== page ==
Biology Direct , 2011, DOI: 10.1186/1745-6150-6-26
Abstract: We applied the genome-wide analysis of rare genomic changes associated with conserved amino acids (RGC_CAs) and used several independent techniques to obtain date estimates for the divergence of the major lineages of eukaryotes with calibration intervals for insects, land plants and vertebrates. The results suggest an early divergence of monocot and dicot plants, approximately 340 Mya, raising the possibility of plant-insect coevolution. The divergence of bilaterian animal phyla is estimated at ~400-700 Mya, a range of dates that is consistent with cladogenesis immediately preceding the Cambrian explosion. The origin of opisthokonts (the supergroup of eukaryotes that includes metazoa and fungi) is estimated at ~700-1,000 Mya, and the age of LECA at ~1,000-1,300 Mya. We separately analyzed the red algal calibration interval which is based on single fossil. This analysis produced time estimates that were systematically older compared to the other estimates. Nevertheless, the majority of the estimates for the age of the LECA using the red algal data fell within the 1,200-1,400 Mya interval.The inference of a "young LECA" is compatible with the latest of previously estimated dates and has substantial biological implications. If these estimates are valid, the approximately 1 to 1.4 billion years of evolution of eukaryotes that is open to comparative-genomic study probably was preceded by hundreds of millions years of evolution that might have included extinct diversity inaccessible to comparative approaches.This article was reviewed by William Martin, Herve Philippe (nominated by I. King Jordan), and Romain Derelle.Estimation of divergence dates for biological taxa from molecular data is a perilous exercise fraught by artifacts which become progressively more severe for events further in the past [1,2]. There are many factors that hamper molecular time estimates, especially for ancient events. Some of the most important problems are violations of the molecular clock, unc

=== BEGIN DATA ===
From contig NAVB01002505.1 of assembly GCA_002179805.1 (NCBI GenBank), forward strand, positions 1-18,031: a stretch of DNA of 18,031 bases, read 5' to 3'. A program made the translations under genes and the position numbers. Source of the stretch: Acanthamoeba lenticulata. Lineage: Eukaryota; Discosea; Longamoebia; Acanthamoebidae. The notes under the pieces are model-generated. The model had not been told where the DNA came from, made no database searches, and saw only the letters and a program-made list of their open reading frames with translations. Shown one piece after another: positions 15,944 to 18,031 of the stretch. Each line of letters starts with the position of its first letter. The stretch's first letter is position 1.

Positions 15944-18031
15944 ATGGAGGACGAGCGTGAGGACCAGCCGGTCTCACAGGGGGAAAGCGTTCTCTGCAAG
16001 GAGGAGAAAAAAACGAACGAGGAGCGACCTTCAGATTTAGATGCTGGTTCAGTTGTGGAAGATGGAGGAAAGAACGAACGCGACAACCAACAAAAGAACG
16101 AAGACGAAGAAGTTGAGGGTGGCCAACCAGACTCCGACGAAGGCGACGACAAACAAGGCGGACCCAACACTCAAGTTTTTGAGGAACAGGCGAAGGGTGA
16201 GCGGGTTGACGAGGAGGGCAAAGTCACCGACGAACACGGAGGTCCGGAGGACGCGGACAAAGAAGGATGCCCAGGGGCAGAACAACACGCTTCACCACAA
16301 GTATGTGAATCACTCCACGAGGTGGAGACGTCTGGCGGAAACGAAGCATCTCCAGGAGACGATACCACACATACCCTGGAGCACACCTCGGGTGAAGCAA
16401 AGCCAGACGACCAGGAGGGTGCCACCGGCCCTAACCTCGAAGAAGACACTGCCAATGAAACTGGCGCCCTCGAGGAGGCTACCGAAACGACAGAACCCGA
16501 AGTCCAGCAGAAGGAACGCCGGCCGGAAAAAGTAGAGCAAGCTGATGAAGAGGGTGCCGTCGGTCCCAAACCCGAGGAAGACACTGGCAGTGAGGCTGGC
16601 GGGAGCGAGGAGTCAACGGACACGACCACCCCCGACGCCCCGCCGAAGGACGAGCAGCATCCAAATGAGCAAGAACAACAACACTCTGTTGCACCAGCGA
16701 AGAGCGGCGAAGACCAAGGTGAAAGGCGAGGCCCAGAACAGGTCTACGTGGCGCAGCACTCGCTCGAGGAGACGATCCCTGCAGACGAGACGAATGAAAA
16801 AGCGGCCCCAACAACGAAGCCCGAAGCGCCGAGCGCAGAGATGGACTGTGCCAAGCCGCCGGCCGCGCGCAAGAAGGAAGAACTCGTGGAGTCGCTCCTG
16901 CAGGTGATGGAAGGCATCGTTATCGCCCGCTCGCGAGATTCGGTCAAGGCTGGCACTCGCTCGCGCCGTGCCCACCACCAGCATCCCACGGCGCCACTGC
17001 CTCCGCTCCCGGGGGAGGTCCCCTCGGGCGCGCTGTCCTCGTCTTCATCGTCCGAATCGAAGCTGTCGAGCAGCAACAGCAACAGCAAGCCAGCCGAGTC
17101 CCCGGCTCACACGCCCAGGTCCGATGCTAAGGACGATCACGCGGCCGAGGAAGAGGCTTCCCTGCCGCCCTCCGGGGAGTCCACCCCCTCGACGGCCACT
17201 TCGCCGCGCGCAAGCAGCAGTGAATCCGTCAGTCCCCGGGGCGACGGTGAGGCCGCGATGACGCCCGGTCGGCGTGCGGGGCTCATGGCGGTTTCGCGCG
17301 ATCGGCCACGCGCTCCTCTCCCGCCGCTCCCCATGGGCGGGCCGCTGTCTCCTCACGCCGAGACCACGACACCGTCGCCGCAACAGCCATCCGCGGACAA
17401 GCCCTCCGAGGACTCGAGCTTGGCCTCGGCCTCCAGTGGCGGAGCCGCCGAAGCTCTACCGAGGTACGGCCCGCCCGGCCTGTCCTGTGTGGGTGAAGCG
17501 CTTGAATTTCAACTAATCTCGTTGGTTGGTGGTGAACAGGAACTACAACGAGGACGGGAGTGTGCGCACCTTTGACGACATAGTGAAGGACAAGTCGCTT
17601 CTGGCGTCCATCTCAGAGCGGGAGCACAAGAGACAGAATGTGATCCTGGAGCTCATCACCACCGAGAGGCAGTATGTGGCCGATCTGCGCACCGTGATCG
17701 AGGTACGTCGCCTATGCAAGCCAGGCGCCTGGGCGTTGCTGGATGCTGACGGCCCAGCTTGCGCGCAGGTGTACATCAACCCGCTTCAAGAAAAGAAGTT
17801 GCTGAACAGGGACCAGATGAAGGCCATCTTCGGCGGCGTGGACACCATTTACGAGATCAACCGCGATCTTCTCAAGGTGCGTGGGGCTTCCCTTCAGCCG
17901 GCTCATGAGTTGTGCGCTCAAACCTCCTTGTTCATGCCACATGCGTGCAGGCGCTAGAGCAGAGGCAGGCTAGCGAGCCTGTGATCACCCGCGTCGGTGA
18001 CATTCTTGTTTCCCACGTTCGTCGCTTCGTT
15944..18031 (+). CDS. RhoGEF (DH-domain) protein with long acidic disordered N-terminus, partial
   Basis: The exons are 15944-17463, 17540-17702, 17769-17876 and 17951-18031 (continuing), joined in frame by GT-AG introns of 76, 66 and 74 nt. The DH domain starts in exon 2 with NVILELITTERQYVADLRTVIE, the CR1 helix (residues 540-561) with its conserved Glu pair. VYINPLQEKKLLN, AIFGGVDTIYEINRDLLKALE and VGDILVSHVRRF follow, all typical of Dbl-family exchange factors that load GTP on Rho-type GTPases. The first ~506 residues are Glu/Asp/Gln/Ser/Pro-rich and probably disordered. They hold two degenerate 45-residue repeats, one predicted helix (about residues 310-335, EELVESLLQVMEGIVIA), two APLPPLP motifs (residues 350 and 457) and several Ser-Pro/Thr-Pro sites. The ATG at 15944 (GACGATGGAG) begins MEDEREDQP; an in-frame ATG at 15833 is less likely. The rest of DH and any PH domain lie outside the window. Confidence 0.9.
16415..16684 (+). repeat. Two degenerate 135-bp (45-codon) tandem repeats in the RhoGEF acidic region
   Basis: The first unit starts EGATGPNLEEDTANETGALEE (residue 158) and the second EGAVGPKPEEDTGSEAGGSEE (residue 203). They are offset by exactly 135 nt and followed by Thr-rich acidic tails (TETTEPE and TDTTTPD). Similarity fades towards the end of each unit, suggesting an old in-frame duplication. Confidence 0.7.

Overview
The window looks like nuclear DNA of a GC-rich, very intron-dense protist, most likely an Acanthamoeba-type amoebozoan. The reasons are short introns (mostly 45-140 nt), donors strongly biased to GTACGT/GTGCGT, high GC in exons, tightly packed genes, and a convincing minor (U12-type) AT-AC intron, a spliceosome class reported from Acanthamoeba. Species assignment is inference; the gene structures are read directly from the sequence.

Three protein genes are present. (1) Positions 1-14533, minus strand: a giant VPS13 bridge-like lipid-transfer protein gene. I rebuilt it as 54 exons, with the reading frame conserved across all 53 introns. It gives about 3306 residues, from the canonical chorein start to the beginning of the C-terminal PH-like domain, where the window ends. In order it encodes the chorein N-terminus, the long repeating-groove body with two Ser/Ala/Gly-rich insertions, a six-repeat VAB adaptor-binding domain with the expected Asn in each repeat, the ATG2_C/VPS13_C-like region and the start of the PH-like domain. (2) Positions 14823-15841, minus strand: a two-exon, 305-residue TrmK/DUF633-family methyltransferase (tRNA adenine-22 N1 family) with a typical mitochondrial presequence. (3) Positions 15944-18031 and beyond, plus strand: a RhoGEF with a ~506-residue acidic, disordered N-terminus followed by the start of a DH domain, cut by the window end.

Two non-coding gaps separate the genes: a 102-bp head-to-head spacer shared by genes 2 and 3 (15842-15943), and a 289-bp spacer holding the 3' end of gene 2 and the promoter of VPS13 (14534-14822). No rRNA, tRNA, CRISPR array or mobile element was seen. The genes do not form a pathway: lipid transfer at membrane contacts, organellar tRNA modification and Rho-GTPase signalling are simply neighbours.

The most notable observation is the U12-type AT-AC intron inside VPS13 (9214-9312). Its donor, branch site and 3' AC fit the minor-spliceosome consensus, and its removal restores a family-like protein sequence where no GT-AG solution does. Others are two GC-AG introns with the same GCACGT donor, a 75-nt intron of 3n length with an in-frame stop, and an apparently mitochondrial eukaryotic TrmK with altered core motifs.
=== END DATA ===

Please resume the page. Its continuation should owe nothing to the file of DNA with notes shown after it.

Tectonic calibrations in molecular dating
Ullasa KODANDARAMAIAH
Current Zoology , 2011,
Abstract: Molecular dating techniques require the use of calibrations, which are usually fossil or geological vicariance-based. Fossil calibrations have been criticised because they result only in minimum age estimates. Based on a historical biogeographic perspective, I suggest that vicariance-based calibrations are more dangerous. Almost all analytical methods in historical biogeography are strongly biased towards inferring vicariance, hence vicariance identified through such methods is unreliable. Other studies, especially of groups found on Gondwanan fragments, have simply assumed vicariance. Although it was previously believed that vicariance was the predominant mode of speciation, mounting evidence now indicates that speciation by dispersal is common, dominating vicariance in several groups. Moreover, the possibility of speciation having occurred before the said geological event cannot be precluded. Thus, geological calibrations can under- or overestimate times, whereas fossil calibrations always result in minimum estimates. Another major drawback of vicariant calibrations is the problem of circular reasoning when the resulting estimates are used to infer ages of biogeographic events. I argue that fossil-based dating is a superior alternative to vicariance, primarily because the strongest assumption in the latter, that speciation was caused by the said geological process, is more often than not the most tenuous. When authors prefer to use a combination of fossil and vicariant calibrations, one suggestion is to report results both with and without inclusion of the geological constraints. Relying solely on vicariant calibrations should be strictly avoided [Current Zoology 57 (1): 116–124, 2011].